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Travelling: Singapore - the world’s biggest departure lounge PDF Print E-mail
Singapore - the world�s biggest departure lounge

A cynical label given by some maybe, but it�s also very true. By its very location, Singapore is a gateway to parts of the world many can only dream of visiting. So for Expats posted here, one of the biggest pluses is the opportunity it throws up to travel. But how to make arrangements? How to find the cheapest flights, the best deals and more importantly, how to avoid an end-to-end trudge of Orchard Road? Here, Claire Porter takes a look at booking flights online and puts the main players to the test.

  1. Singapore Airlines
    So widely known, used and some would argue, loved, is Singapore Airlines here in the Lion City, that it is referred to by expats and locals alike simply as SQ - and that is the logic behind the name of the bookings page of its website: Because of that, it is a little hard to find. It�s probably easier, though longer, to go via the home page at, then click on "Online Booking".

    The home page is colourful, happily, for some, adorned with the famous Singapore Airlines girls, and the link for online booking is easy to spot. Finding and pricing flights is simple. Browsers are asked to fill out the destination, dates and class, though there is no option to check "any time" for flights, so you do have to select a specific time which is cumbersome and lengthy if your first flight option is full.

    The downside is that in order to book online, you must register - a growing trend in corporate sites. Registration, however, is also simple and fairly painless.

    Time Online: 4 minutes
    Success? Yes, I found a flight, though it was more expensive than I�d hoped.
    Efficiency (Out of ten): 9.

  2. Qantas
    Being a Brit, and having an obsession with our beautiful language (and, of course, roast beef, Yorkshire pudding and talking incessantly about THAT hot summer of �76), the first thing to bear in mind about this website is that there is no �u� after the �q�.

    Having reassured myself with a peek in the good old Oxford English Dictionary that there are only three words in the English language to be afforded that luxury, and insisting on keying in Quantas eight times, I discovered the first problem. Ok, so it was my problem and not Qantas�s, but it may fool others, so beware!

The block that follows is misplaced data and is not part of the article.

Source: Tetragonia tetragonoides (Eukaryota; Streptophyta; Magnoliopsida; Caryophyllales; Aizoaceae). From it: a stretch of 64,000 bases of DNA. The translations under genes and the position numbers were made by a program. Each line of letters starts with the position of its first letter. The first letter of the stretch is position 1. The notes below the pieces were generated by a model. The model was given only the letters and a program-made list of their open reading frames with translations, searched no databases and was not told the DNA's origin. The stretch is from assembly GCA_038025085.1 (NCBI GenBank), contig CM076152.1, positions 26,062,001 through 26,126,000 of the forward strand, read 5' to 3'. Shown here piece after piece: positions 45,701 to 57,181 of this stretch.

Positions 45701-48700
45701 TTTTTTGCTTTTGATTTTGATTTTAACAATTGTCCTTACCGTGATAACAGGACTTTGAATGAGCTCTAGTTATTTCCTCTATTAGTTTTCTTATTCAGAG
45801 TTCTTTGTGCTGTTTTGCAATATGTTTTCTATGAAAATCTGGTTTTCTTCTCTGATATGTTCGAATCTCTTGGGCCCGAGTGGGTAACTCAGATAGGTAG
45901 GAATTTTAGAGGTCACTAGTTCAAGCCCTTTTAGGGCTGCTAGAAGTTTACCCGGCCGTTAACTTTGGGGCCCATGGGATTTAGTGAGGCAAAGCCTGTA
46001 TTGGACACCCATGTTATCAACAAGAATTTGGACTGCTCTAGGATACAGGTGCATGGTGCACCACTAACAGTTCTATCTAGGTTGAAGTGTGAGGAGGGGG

Having found the site at, things went downhill. Yep, the "internet bookings" link is simple to find but again, I found myself having to register without even checking flight schedules.

    The registration was lengthy and would not allow me to simply fill in my name and email address. It rejected my registration each time until I had completed every personal detail, right down to full address and telephone numbers.

    Eventually, I got to "new booking" and clicked on. It was then I was offered only destinations within Australia. I wanted a flight from Singapore to London. I am sure the site must offer that service, somewhere, and it was one of the best designed I�d looked at, but it didn�t help me, or my keyboard which was slammed on my now not-so-new desk in a not-so-dignified huff.

    Time Online: 12 minutes
    Success? No. I gave up.
    Efficiency: 6.

  3. Malaysia Airlines
    It all started well. It was easy to find at and I confidently clicked on to "online schedule" but that was simply that, a schedule of flight times, flight numbers and the aircraft type, but no price.

    I clicked on "destinations" but that was simply that, a list of destinations. I then tried "electronic ticketing" thinking I�d finally cracked the problem, but, well, that was simply that, all about e-ticketing which is apparently a way of travelling without a paper ticket thanks to "electronic data transfer between the airline and a bank". All very interesting, but I still had no price.

    I clicked on "domestic flights" in slight desperation but that listed only flights in and around Malaysia but I was still looking for London and the all-important price.

    I tried "explore" which gave me a history of the airline, "flying high" which gave the range of onboard services and "KLIA" which told me everything I needed to know about KL airport.

    I can only assume you cannot book online with Malaysia Airlines which is a shame since the company seems to consistently be the cheapest. Still, there was no dreaded registration to fill in!

    Time Online: 17 minutes
    Success? No.
    Efficiency? 6. Loads of information but no flight prices.

  4. Ken Air Travels
    Again, very easy to use, but this also relies on bookings either in person, over the �phone or via e-mail. The site itself is simple to navigate. Find flights and prices either by clicking on "discounted fare" and clicking on the section of the world map required, or via "airfares quotes" which is in red and white at the top left hand of the home page.

    The prices are some of the best I�ve come across but it is an obviously popular company and wait times are long. I went in person to the SunTec City branch and had to wait in line for about 30 minutes just to see a travel consultant. When I had e-mailed asking for flights, the response was pretty slow too.

    However, Ken Air makes up for this by having excellent, knowledgeable staff who are some of the friendliest in Singapore - they got me a great flight deal too!

    Time Online: 8 minutes
    Success? Not online, but in person
    Efficiency: 7.

When it works, booking online can be a saviour - both in time and in sanity - but when it doesn�t, it can equally be time consuming hassle. If you find a site that does work for you, bookmark it and recommend it to others - there are some great deals to be had out there in cyber travel agency world... it just might take a little bit of old fashioned word of mouth to find them!

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